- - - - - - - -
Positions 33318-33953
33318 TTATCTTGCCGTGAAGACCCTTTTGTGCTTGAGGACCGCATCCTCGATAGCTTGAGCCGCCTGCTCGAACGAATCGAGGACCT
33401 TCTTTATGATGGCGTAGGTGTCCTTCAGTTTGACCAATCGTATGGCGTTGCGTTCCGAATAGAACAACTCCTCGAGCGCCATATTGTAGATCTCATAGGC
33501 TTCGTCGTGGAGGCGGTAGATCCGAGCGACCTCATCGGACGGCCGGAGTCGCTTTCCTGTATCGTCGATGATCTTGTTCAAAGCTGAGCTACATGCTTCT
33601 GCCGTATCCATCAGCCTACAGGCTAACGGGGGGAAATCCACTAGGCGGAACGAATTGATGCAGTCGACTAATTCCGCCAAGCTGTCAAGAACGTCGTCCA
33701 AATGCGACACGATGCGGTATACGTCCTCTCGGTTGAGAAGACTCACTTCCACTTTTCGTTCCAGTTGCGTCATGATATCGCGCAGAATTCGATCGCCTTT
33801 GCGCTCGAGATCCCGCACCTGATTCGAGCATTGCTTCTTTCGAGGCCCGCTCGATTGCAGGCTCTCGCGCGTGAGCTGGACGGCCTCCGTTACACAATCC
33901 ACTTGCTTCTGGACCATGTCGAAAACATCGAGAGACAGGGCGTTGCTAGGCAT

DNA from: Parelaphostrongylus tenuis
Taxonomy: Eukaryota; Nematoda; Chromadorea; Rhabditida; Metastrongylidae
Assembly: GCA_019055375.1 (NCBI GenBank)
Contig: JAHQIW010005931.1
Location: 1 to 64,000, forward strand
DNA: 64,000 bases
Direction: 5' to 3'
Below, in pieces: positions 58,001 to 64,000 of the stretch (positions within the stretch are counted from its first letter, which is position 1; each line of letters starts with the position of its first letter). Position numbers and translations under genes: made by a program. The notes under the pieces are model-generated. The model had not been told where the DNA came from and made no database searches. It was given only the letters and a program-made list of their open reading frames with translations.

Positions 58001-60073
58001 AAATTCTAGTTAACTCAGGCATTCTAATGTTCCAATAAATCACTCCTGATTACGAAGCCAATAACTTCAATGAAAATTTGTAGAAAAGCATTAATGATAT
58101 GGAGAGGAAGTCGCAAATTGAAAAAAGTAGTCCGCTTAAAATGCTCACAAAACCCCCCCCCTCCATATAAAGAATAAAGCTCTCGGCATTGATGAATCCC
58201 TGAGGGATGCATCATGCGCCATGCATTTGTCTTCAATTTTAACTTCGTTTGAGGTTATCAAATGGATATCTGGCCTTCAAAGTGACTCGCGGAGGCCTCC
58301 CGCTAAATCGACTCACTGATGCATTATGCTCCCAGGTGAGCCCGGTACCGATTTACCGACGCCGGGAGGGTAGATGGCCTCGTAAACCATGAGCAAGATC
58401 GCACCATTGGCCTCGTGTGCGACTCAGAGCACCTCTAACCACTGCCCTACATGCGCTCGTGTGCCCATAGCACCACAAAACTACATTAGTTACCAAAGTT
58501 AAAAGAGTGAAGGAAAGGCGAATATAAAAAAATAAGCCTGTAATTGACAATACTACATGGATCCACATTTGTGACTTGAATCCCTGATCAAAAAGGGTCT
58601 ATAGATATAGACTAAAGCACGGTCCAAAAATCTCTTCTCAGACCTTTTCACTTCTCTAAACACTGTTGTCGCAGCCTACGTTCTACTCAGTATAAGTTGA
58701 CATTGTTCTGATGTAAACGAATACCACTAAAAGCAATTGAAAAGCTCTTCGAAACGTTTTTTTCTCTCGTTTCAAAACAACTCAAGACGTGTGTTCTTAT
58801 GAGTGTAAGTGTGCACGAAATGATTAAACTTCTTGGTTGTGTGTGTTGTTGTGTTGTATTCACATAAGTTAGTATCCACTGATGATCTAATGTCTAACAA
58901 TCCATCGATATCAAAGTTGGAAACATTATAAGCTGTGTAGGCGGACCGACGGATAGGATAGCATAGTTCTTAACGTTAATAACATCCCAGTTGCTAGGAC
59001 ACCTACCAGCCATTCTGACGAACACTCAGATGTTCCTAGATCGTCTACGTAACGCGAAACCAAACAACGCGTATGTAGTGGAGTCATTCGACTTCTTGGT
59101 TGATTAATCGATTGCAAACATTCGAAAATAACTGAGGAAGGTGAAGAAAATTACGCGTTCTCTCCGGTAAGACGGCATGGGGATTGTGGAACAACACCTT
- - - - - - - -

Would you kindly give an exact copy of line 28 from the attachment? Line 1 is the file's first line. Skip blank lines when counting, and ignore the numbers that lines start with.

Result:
59001 ACCTACCAGCCATTCTGACGAACACTCAGATGTTCCTAGATCGTCTACGTAACGCGAAACCAAACAACGCGTATGTAGTGGAGTCATTCGACTTCTTGGT